Now I am going to tackle the sweet olive project. Photos to follow. My reward tonight, besides the beer, will be episode three of the Sopranos.

Please enjoy your Sunday

Until the next time
John Strain


Saturday, March 20, 2004


41 Bags of Leaves Later

41 Bags of Leaves

Flower Bed

8 hours of work, 2 Bud Lights, I need a shower, and I am ready to go get something to eat. Beer tastes so much better after a day of yard work. Tomorrow, I am going to rip out some red top shrubs by their little roots. Muahahahahah. They are going to die. Then I will plant in their place seven sweet olive shrubs. Have you ever smelled a sweet olive? Ahhhhhhhhh. Now I can smell them all the time.

Here's to hoping I won't be too sore tomorrow.

Until the next time
John Strain


Beautiful Spring Day

Azalea March 04

The azaleas are about a week from their peak here, but this bush is showing off some pretty nice blooms. I love this color.

It is a beautiful spring day. Therefore, I shall spend it cleaning up the yard. Still lots of leaves to collect, beds to reclaim, and flowers to plant. I had a nice 10 mile run earlier today, so I am primed and ready to go. One other task is to kill the fire ant mounds which have been springing up. Muahahaha. Their death is nigh.

Until the next time
John Strain


Friday, March 19, 2004


Relax, It's Friday

Wet cat

Yes, it is Friday and you have earned a well-deserved rest. At least you can go home and work for yourself the next two days. Some weeks, I feel like this little kitty looks. I could not resist posting the pitiful thing.

I was surfing around the internet Thursday night and I found a pretty good humor resource. A lot of this stuff you probably received in your inbox at some time. It is called, The Humor Archives. Here is an example of what you will find there.

Photo: Man with a big cock (don't be shy, click this link)

Browse around the archive and get your Friday attitude on.

I found a website which talked about animal hoaxes. Here is one of the photos from that site.
Louisiana Swamp Wolf Apparently this is an actual photo taken from an advertisement with the following caption:

This is a rare Louisiana Swamp wolf. See how big this sucker is ? He's 230 lbs, was caught straight from out of the wild, and sired 10 litters of pups in his 3 years of life. Now wouldn't you be right proud to have one of his offspring for only $800 ? Free delivery. Call now !

The Jackalope

I had never heard of the Louisiana Swamp Wolf. I have, however, heard of the Western Jackalope. I have had fun over the years telling people about the Jackalope, a cross between a jack rabbit and an antelope. Who would fall for such a thing? I don't know, do you Debbie?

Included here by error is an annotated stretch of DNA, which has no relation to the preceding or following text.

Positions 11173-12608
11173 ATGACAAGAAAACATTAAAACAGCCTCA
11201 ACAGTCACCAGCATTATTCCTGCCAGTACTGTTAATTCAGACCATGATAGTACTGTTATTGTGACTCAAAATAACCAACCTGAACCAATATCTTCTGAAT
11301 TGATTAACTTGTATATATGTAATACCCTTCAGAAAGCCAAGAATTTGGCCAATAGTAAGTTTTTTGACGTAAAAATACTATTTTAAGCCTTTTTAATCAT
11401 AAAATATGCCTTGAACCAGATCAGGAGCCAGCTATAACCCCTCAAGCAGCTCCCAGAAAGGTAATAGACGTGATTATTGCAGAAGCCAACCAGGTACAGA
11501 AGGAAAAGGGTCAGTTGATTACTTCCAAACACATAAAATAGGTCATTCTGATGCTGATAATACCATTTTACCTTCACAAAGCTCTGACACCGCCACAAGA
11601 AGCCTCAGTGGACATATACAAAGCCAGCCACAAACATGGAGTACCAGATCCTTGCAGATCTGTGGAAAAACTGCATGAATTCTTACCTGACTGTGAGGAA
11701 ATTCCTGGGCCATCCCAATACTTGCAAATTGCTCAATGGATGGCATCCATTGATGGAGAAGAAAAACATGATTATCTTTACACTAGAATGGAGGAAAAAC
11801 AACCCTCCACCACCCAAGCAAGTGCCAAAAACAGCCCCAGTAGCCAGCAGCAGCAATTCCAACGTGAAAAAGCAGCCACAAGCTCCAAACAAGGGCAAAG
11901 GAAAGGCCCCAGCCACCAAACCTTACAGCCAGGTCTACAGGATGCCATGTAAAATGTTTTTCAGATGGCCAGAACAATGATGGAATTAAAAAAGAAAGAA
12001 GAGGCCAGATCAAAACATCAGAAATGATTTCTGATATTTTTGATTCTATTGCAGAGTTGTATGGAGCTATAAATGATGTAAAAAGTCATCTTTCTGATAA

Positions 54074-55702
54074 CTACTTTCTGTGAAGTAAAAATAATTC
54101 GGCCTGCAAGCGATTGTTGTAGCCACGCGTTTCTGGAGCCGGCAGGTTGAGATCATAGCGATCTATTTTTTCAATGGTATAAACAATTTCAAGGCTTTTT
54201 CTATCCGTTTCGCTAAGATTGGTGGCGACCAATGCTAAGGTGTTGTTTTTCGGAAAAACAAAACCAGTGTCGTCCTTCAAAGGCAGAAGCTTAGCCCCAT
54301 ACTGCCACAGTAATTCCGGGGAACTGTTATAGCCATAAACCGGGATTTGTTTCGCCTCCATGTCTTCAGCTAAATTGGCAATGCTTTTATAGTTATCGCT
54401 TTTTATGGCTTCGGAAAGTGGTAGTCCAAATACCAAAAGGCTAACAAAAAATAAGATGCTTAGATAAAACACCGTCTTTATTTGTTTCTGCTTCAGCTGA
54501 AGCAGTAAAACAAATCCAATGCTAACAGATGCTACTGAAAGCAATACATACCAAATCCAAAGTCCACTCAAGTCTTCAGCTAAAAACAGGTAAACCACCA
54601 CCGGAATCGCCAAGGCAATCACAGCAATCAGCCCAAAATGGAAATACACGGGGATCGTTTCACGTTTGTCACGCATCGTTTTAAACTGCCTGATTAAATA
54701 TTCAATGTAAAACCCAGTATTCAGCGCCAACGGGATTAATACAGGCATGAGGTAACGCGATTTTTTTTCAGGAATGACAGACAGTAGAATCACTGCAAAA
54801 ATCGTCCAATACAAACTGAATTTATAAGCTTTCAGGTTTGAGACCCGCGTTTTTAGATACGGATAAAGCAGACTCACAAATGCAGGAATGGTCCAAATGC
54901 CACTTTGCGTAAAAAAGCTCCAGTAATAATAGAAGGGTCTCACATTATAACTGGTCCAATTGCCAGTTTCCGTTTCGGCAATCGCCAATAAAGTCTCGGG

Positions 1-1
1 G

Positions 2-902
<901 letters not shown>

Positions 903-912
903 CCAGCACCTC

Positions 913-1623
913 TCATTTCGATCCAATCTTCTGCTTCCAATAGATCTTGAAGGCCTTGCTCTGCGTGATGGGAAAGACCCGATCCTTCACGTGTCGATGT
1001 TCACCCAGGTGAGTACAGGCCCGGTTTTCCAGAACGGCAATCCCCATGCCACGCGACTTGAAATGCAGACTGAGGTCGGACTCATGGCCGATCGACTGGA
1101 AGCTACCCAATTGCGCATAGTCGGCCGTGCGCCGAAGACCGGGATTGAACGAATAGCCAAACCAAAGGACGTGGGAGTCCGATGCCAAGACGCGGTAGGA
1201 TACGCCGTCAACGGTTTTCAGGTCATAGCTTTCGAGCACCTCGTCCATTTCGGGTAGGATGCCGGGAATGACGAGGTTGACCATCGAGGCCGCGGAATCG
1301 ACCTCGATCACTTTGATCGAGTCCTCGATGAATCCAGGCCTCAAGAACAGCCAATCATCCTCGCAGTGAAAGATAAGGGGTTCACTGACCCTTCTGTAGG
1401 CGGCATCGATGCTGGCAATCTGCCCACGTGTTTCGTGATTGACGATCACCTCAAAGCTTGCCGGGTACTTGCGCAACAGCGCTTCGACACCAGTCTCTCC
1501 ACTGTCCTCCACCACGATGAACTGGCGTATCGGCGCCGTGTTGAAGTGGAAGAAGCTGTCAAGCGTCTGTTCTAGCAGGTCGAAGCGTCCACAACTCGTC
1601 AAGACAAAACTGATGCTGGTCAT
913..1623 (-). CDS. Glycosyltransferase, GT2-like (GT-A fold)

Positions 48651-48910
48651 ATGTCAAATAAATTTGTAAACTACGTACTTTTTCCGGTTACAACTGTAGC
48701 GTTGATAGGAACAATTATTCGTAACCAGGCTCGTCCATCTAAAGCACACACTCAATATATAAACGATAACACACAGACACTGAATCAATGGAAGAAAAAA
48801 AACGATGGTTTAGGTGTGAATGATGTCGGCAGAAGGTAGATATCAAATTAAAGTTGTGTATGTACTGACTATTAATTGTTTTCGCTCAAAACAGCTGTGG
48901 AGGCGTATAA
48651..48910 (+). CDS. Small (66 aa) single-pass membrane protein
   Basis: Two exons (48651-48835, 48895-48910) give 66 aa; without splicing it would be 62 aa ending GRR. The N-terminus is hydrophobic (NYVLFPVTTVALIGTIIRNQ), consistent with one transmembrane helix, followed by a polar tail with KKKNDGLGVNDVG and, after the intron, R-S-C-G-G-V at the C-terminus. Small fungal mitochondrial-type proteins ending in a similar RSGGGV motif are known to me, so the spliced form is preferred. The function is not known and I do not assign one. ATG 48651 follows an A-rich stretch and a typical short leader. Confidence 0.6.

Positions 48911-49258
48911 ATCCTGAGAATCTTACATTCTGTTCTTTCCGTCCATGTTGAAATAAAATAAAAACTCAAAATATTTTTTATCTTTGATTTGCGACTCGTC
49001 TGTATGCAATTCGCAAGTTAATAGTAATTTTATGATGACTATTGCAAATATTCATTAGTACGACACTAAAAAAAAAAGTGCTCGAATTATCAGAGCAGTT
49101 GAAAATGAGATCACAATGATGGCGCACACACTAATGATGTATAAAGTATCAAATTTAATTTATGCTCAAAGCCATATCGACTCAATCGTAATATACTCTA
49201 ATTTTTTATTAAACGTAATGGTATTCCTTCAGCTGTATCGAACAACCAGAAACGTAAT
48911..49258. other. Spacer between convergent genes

Well, enough foolishness, I better get to work. Here's to a great Friday and a better weekend.

Until the next time
John Strain


Thursday, March 18, 2004




An unmistakable sign of spring is the advent of festivals. The first one of the season is the Ponchatoula Strawberry Festival. Ponchatoula is a little town 20 miles to our west. It is a typical south Louisiana festival. There is food, music, drinking, crafts, and much more. We have festivals for almost everything. Crawfish, shrimp, oysters, jazz, seafood, blue berries, blues, and more.

Here is a list of Louisiana festivals. These festivals are opportunities for road trips. They are lots of fun and educational. If winter is hanging on where you are, why not head south and take in one of these weekends of fun. In the case of Jazz Fest in New Orleans, you will need more than one weekend, but don't forget your sun screen.

I love this time of year. We celebrate our culture and take time to honor the things that make our lives so rich and fulfilled.

I'll see you at the Strawberry Festival. You will most likely find me by the strawberry daiquiri tent.

Until the next time
John Strain

School Bus


Wednesday, March 17, 2004


Pinocchio, Allen Iverson, and The Island of Bad Boys

Pinocchio turns into a donkeyIf you are familiar with the story of Pinocchio, you will recall he followed the wrong crowd and wound up on the Island of Bad Boys. To a kid, the island of bad boys looked like a paradise. There were amusement parks, nonstop eating and drinking of all the favorite foods, no rules at all. Yippppeee! Do what you want. No parents, bedtimes, or anything to cramp one's style. The shocking result however, was a transformation. Pinocchio the puppet wanting to be a boy had turned into a donkey instead. Can it be that unbridled fun and pleasure will turn someone into a jackass? In the case of Allen Iverson it did.